I am not a great Twitter user. My tweets are still sporadic. Some days I will tweet every two minutes and then I will disappear for weeks at a time.
However, today I feel like interacting with Twitter and the reply button is insufficient as I am a writer (and verbose) and the minimal characters are sufficient for eliciting a thought but not discussing one.
Mary Beth Hertz (mbteach): Instead of banning, I wonder if schools could require a crash course in responsible use of social media for teachers #edchat
My new college is focused on innovative use of technology. What this means is that approved classroom use is ubiquitous (or expected to be). However, what that classroom use of technology looks like is less clear.
Do we have one word quizzes where students text me their answers?
Is it surfing the net for definitions?
Are we attempting to put together research on the fly in the classroom?
Am I using digital storytelling to connect with my students?
Tom Whitby: At one time in education it was okay for teachers to hug students. Those days are gone. #Edchat
My college used to be (twenty and thirty years ago), the kind of place where teachers would hug students. In fact, hugs were almost required in student to student interactions. However, today they counsel us against hugging. Don’t even touch the students, since you don’t know what they will feel is appropriate.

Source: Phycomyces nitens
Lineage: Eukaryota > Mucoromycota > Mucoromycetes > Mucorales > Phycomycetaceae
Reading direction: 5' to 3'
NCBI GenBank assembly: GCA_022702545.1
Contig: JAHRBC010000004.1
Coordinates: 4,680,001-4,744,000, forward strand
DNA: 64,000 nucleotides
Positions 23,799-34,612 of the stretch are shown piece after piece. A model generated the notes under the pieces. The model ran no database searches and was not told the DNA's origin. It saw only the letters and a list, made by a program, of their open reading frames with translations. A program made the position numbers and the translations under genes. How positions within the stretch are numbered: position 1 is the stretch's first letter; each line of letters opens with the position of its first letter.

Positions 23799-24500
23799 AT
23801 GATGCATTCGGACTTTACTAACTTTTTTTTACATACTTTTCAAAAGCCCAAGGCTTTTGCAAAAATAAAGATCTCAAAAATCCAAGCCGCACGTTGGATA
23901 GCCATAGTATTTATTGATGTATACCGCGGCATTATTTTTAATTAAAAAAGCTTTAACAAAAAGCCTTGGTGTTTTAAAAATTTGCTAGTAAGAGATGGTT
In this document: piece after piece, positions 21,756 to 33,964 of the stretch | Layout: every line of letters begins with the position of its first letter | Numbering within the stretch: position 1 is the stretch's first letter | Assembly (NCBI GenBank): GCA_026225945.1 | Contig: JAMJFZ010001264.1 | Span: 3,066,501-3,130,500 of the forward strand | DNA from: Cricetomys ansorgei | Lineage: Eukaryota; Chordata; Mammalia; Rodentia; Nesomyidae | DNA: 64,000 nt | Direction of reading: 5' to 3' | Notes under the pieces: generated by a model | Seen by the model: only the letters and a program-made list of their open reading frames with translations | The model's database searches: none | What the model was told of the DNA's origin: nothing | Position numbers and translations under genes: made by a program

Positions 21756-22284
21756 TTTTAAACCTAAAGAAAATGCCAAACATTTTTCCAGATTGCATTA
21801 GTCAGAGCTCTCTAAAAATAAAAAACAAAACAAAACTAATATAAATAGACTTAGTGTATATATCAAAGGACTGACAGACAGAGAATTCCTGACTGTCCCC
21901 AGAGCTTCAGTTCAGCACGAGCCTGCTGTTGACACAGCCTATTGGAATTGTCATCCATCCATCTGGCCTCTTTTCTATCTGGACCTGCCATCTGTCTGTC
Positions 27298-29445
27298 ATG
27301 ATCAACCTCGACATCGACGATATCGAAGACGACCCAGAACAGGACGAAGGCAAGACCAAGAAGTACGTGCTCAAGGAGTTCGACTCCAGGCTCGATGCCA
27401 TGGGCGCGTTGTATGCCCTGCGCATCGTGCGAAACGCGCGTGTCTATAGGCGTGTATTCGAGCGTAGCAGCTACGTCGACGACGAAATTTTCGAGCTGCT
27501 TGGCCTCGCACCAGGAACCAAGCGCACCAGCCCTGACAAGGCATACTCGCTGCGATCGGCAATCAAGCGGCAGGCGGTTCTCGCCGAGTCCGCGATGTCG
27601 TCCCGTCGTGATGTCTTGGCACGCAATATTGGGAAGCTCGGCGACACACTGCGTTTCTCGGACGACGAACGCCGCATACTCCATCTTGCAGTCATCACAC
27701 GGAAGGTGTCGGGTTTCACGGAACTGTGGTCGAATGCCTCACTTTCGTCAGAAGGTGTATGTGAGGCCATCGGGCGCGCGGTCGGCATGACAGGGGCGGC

And I agree with that, as I am often touched by people I am not comfortable with (waiter directing me to a table, greeter shaking my hand).
However, I still miss the hugs. I wish the hugs were possible. I wish the world were a less litigious and painful place so that hugs were sweet and encouraging rather than fearful and potentially-abused physicalities.
Students Getting the Right Amount of Sleep Have Higher GPAs… I wonder how I can introduce that fact to my freshman. I wonder how I could make it real to them. (Maybe ask them to note when they sleep? Then tell them why afterwards?)
The AV Club: Watching TV is taking years off your life, according to scientists nobody asked.
I don’t watch television. So I guess I have extra years. And I certainly don’t watch television like my students, while talking to friends, writing their homework, and IMing the folks back home.
Watching television can be part of your life. It can be your life. I don’t recommend that, though. The argument, and the AV Club’s response appears in this article.
I wish I could always post on every single interesting tweet. But then I would never get that book review finished, or my classes prepared, or even my dinner eaten.
One thought on “Conversations with Twitter”
One quick and creative way that I can think of for using Twitter in the classroom (though I haven’t tried it myself) is to follow the example of @TeenBoyLitCrit – 140 character book reviews of what they are reading in class. Very interesting.